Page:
1. 1.

    Secondary treatment + chlorination – food crop, no food crop irrigation (A8, A9)

     
  2. 2.

    Secondary treatment + chlorination – Axios River (A6)

     
  3. 3.

    Tertiary treatment - food crop, no food crop irrigation (A13, A14)

     
  4. 4.

    No treatment – open sea (A1)

     

Conclusions

Risk analysis is an integrated framework for wastewater reclamation and reuse consisting of risk assessment (physical system, loads, uncertainties, risk quantification), and risk management (alternative risks, costs, social and health aspects). The main advantage of this approach is the combination with a MCDA methodology, in order to take into account different criteria of wastewater reuse. The final goal is the development of a Decision Support System (DSS), leading to a compromise solution, which is defined not as an optimum but as a 'non-inferior' solution, which is the one for which all objective functions are improved.

For the design of wastewater reuse and the control of the associated risks, data of maximum pollutant concentrations play a major role. These values should be taken into consideration when various alternatives of wastewater reclamation and reuse are studied. In this paper it is shown how risk analysis may be used in order to quantify the risk of wastewater reuse. The methodology should lead to a decision support system to be applied by local authorities responsible for wastewater treatment and disposal.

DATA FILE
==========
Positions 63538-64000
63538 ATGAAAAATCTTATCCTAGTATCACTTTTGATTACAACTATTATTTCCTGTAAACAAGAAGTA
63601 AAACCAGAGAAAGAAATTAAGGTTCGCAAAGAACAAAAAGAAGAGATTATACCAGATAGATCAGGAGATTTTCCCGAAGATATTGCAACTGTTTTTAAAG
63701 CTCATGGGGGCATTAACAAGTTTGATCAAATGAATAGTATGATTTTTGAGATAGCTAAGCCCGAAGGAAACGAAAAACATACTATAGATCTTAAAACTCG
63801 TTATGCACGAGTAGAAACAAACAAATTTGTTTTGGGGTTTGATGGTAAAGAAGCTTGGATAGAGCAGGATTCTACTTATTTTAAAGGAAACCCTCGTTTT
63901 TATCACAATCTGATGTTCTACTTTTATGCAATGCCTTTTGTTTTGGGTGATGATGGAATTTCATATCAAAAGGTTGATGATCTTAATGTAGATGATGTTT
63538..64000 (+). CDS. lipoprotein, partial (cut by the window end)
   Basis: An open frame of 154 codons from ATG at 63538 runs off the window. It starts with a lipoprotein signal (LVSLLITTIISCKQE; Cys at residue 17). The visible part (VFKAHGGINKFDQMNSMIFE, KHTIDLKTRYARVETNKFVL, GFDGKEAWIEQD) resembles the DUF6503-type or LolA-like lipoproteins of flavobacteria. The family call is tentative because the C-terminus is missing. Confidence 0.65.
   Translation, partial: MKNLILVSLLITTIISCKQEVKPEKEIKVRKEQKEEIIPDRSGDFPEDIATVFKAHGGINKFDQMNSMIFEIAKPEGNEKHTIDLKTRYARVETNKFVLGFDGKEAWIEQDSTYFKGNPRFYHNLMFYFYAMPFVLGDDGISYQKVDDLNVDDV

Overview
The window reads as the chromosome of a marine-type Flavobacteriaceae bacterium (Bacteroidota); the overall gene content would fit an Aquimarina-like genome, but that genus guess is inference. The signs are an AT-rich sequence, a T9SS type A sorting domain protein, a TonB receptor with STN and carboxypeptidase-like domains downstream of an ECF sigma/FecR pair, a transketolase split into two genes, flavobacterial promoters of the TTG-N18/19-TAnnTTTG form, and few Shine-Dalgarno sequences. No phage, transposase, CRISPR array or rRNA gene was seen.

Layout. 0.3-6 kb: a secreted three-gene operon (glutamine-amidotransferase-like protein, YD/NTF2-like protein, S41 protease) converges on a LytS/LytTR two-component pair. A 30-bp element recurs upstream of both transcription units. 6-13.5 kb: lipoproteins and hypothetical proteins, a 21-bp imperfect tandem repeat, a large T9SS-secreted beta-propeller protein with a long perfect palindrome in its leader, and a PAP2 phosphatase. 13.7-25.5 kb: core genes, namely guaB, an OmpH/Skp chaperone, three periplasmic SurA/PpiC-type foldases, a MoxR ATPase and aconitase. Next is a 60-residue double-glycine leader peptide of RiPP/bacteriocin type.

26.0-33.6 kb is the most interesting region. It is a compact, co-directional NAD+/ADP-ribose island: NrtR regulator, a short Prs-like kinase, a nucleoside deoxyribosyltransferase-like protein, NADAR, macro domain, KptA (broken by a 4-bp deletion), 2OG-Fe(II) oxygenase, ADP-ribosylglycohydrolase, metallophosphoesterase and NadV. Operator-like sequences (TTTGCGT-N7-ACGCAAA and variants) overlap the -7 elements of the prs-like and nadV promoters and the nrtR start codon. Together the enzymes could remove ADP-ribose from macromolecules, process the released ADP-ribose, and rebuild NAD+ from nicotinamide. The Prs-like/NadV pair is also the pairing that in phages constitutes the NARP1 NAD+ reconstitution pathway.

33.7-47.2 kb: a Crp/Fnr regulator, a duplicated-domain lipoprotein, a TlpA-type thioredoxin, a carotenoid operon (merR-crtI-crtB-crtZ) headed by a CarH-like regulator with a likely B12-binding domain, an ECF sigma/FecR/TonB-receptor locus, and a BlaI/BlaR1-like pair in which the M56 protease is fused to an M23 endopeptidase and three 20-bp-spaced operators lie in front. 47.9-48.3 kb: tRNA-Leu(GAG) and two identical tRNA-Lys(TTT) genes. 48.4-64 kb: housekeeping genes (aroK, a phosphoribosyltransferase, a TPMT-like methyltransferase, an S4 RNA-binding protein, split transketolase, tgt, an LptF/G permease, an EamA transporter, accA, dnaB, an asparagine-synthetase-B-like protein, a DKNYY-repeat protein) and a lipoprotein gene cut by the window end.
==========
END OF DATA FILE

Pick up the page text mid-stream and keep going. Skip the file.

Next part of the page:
Supplementary material

40093_2012_3_MOESM1_ESM.pdf (86 kb)
Authors’ original file for figure 1
40093_2012_3_MOESM2_ESM.pdf (256 kb)
Authors’ original file for figure 2
40093_2012_3_MOESM3_ESM.pdf (85 kb)
Authors’ original file for figure 3
40093_2012_3_MOESM4_ESM.pdf (64 kb)
Authors’ original file for figure 4
40093_2012_3_MOESM5_ESM.pdf (85 kb)
Authors’ original file for figure 5

Copyright information

© Ganoulis; licensee Springer. 2012

This article is published under license to BioMed Central Ltd. This is an Open Access article distributed under the terms of the Creative Commons Attribution License (http://creativecommons.org/licenses/by/2.0), which permits unrestricted use, distribution, and reproduction in any medium, provided the original work is properly cited.

Authors and Affiliations

  1. 1.UNESCO Chair for Sustainable Water, Department of Civil EngineeringAristotle University of ThessalonikiThessalonikiGreece

Personalised recommendations